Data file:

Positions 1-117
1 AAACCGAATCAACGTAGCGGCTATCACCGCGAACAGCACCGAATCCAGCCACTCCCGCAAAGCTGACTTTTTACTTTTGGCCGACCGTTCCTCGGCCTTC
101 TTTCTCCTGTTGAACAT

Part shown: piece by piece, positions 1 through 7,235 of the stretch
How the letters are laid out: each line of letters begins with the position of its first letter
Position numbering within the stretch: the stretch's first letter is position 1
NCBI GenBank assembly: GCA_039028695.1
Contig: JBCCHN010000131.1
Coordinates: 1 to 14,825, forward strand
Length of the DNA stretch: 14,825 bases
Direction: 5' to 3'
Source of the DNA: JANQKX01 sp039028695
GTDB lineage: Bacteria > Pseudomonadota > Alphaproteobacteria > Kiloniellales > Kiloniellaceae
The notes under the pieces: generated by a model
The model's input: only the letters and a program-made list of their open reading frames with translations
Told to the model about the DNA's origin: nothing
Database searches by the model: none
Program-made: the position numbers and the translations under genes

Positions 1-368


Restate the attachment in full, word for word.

Positions 1-117
1 AAACCGAATCAACGTAGCGGCTATCACCGCGAACAGCACCGAATCCAGCCACTCCCGCAAAGCTGACTTTTTACTTTTGGCCGACCGTTCCTCGGCCTTC
101 TTTCTCCTGTTGAACAT

Part shown: piece by piece, positions 1 through 7,235 of the stretch
How the letters are laid out: each line of letters begins with the position of its first letter
Position numbering within the stretch: the stretch's first letter is position 1
NCBI GenBank assembly: GCA_039028695.1
Contig: JBCCHN010000131.1
Coordinates: 1 to 14,825, forward strand
Length of the DNA stretch: 14,825 bases
Direction: 5' to 3'
Source of the DNA: JANQKX01 sp039028695
GTDB lineage: Bacteria > Pseudomonadota > Alphaproteobacteria > Kiloniellales > Kiloniellaceae
The notes under the pieces: generated by a model
The model's input: only the letters and a program-made list of their open reading frames with translations
Told to the model about the DNA's origin: nothing
Database searches by the model: none
Program-made: the position numbers and the translations under genes

Positions 1-368